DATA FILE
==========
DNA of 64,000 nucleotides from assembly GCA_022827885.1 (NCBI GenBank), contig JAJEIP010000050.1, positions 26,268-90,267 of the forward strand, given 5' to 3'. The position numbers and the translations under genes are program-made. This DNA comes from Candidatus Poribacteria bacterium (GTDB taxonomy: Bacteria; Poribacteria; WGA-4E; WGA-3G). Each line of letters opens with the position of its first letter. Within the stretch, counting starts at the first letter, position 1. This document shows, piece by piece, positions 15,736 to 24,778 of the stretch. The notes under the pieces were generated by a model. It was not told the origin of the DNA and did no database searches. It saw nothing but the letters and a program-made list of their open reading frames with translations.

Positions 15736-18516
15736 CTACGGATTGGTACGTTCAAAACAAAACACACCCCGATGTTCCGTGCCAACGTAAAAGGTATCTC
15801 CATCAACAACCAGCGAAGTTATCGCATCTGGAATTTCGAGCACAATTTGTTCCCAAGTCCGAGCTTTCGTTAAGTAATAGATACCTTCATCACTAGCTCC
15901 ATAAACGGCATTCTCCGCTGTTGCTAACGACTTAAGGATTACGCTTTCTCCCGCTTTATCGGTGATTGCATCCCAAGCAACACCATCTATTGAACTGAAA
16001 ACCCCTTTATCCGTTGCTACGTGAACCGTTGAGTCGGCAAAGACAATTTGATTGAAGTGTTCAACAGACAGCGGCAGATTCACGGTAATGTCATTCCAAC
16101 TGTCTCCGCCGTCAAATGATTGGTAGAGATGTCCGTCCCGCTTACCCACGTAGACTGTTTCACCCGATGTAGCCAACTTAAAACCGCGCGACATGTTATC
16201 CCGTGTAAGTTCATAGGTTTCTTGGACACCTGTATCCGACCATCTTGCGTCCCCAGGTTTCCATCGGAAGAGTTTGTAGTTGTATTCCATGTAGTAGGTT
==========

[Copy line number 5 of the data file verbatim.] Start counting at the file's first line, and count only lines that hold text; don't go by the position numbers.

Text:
15901 ATAAACGGCATTCTCCGCTGTTGCTAACGACTTAAGGATTACGCTTTCTCCCGCTTTATCGGTGATTGCATCCCAAGCAACACCATCTATTGAACTGAAA